The leaf and stem mines of British flies and other insects
 

(Coleoptera, Diptera, Hymenoptera and Lepidoptera)

by Brian Pitkin, Willem Ellis, Colin Plant and Rob Edmunds

N.B. Links to the latest version of 'Leafminers and plant galls of Europe' are being edited

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Agromyza alunulata (Hendel, 1931)
[Diptera: Agromyzidae]

Dizygomyza alunulata Hendel, 1931. Fliegen palaearkt. Reg. 6(2): 24
Agromyza distorta Griffiths, 1955a. Entomologist's Gaz. 6: 10
Agromyza alunulata (Hendel, 1931); Spencer, 1972b. Handbk ident. Br. Ins. 10(5g): 36 (figs 101-2), 38, 123
Agromyza alunulata (Hendel, 1931); Spencer, 1976. Fauna ent. Scand. 5(1): 95, figs 134-138.
Agromyza alunulata (Hendel, 1931); Spencer, 1990. Host specialization in the world Agromyzidae (Diptera) : 355, 358 (figs 1335-6), 359, 364.


Leaf-mine: A blotch mine, larvae feeding first towards apex of leaf and then downwards towards base. Pupation external (Spencer, 1976: 95).

Long, shallow corridor, initially running up towards the leaf tip, then switching direction and descending. Here and there remain small islands of uneaten leaf parenchyma. Frass in regularly dispersed granules. Pupation outside the mine (Bladmineerders van Europa).

Larva: The larvae of flies are leg-less maggots without a head capsule (see examples). They never have thoracic or abdominal legs. They do not have chewing mouthparts, although they do have a characteristic cephalo-pharyngeal skeleton (see examples), usually visible internally through the body wall.

The larva is described by Griffiths (1955a), Griffiths (1963b) and Hering (1956); The larval mandibles have 5 teeth; the anterior spiracles are greatly enlarged and unusual in each having 200-250 minute bulbs (adaptation to aquatic environment) (Spencer, 1972b: 38, fig. 102).

Puparium: The puparia of flies are formed within the hardened last larval skin or puparium and as a result sheaths enclosing head appendages, wings and legs are not visible externally (see examples).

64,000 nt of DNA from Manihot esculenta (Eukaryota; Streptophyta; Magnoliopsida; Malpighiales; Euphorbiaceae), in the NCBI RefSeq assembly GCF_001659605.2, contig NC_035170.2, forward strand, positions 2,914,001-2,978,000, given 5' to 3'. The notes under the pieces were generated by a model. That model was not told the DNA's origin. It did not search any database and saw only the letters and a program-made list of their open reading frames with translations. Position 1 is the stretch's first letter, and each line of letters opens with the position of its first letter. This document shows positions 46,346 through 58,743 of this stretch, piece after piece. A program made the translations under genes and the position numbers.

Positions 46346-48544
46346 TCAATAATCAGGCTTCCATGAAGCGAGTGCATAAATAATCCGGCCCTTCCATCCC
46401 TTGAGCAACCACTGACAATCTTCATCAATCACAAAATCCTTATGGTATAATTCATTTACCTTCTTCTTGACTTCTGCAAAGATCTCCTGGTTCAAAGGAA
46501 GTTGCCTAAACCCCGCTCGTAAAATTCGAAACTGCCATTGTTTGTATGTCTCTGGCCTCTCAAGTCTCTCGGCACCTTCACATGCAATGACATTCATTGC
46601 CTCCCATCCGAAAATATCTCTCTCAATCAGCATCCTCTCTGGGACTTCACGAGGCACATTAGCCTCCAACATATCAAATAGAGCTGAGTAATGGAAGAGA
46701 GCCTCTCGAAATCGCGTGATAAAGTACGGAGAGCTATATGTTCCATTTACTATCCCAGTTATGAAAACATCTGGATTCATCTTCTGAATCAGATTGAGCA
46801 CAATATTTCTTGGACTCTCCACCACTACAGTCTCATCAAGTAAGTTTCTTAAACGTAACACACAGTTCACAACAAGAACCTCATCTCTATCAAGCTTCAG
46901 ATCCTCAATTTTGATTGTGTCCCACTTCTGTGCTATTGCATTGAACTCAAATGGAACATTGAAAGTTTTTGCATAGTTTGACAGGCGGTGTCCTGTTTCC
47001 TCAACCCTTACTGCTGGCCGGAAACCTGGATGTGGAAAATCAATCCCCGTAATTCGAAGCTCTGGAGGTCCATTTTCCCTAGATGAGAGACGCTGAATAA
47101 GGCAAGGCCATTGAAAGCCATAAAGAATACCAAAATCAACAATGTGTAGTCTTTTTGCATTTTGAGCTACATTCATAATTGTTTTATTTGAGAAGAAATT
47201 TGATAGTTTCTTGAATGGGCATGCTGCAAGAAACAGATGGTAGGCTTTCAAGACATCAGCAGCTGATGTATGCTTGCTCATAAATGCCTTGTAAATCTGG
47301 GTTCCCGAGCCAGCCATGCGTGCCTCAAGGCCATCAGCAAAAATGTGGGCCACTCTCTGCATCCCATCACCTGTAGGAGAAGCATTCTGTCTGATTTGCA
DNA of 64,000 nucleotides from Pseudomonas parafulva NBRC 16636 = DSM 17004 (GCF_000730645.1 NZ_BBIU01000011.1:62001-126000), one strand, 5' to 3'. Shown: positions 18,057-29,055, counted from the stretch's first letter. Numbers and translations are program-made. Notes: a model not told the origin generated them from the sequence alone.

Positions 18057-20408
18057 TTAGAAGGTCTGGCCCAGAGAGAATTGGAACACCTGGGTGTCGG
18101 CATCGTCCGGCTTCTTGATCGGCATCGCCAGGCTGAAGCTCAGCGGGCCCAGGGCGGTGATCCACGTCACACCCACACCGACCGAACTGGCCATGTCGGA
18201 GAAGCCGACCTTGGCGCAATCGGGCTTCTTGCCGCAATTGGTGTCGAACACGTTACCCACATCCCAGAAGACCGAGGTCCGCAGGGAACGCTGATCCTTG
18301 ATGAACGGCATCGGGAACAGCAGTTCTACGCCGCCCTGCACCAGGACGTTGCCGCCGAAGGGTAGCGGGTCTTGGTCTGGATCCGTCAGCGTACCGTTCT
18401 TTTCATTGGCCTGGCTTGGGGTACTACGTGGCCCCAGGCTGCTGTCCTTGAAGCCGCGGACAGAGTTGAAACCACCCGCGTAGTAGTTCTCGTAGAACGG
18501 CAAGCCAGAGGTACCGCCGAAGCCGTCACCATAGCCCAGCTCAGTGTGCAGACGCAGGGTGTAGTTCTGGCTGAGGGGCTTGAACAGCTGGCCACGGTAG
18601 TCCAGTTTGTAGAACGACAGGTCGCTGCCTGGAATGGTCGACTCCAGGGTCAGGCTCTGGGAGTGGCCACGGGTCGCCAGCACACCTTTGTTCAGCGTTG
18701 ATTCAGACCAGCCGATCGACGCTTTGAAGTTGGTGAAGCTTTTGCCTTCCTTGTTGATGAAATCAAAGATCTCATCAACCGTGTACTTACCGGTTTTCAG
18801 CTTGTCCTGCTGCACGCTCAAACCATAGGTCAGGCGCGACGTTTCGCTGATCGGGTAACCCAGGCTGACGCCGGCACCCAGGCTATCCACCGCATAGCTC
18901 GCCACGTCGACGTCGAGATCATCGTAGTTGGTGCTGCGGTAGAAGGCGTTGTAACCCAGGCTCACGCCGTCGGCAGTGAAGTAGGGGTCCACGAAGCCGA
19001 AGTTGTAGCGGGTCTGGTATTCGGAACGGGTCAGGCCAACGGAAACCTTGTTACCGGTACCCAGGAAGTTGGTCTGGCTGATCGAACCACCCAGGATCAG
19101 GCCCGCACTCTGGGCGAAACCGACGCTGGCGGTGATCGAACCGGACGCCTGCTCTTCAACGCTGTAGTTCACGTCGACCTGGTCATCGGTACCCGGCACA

Dimorphic; summer form of normal shape, red and thin shelled; winter form black, thick shelled and strongly arched (Spencer, 1976: 95).

Hosts in Great Britain & Ireland:

Poaceae        
Glyceria maxima Reed Sweet-grass British Wild Flowers by John Somerville et al. Pitkin & Plant
Glyceria maxima Reed Sweet-grass British Wild Flowers by John Somerville et al. Robbins, 1991: 135
Glyceria maxima Reed Sweet-grass British Wild Flowers by John Somerville et al. Spencer, 1972b: 123

Hosts elsewhere:

Poaceae        
Glyceria       Spencer, 1990: 355
Glyceria maxima Reed Sweet-grass British Wild Flowers by John Somerville et al. Spencer, 1976: 95
Glyceria maxima Reed Sweet-grass British Wild Flowers by John Somerville et al. Bladmineerders van Europa

Time of year - mines: Currently unknown.

Time of year - adults: Currently unknown.

Distribution in Great Britain & Ireland: Uncommon. Surrey (Ash Vale) (Spencer, 1972b: 38); Warwickshire (Coventry) (Robbins, 1991: 135); South Yorkshire and Monmouthshire (NBN Atlas).

Distribution elsewhere: Local in western Europe including Germany, Denmark and Finland (Spencer, 1976: 95), French mainland and Poland (Martinez in Fauna Europaea).

NBN Atlas links to known host species:

Glyceria maxima

British and Irish Parasitoids in Britain and elsewhere:

Ichneumonoidea  
Chorebus rotundiventris (Thomson, 1895) Braconidae: Alysiinae
Exotela flavicoxa (Thomson, 1895) (as Antrusa) Braconidae: Alysiinae
Exotela melanocera (Thomson, 1895) (as Antrusa) Braconidae: Alysiinae


External links: Search the internet:
Biodiversity Heritage Library
Bladmineerders van Europa
British leafminers
Encyclopedia of Life
Fauna Europaea
NBN Atlas
NHM UK Checklist
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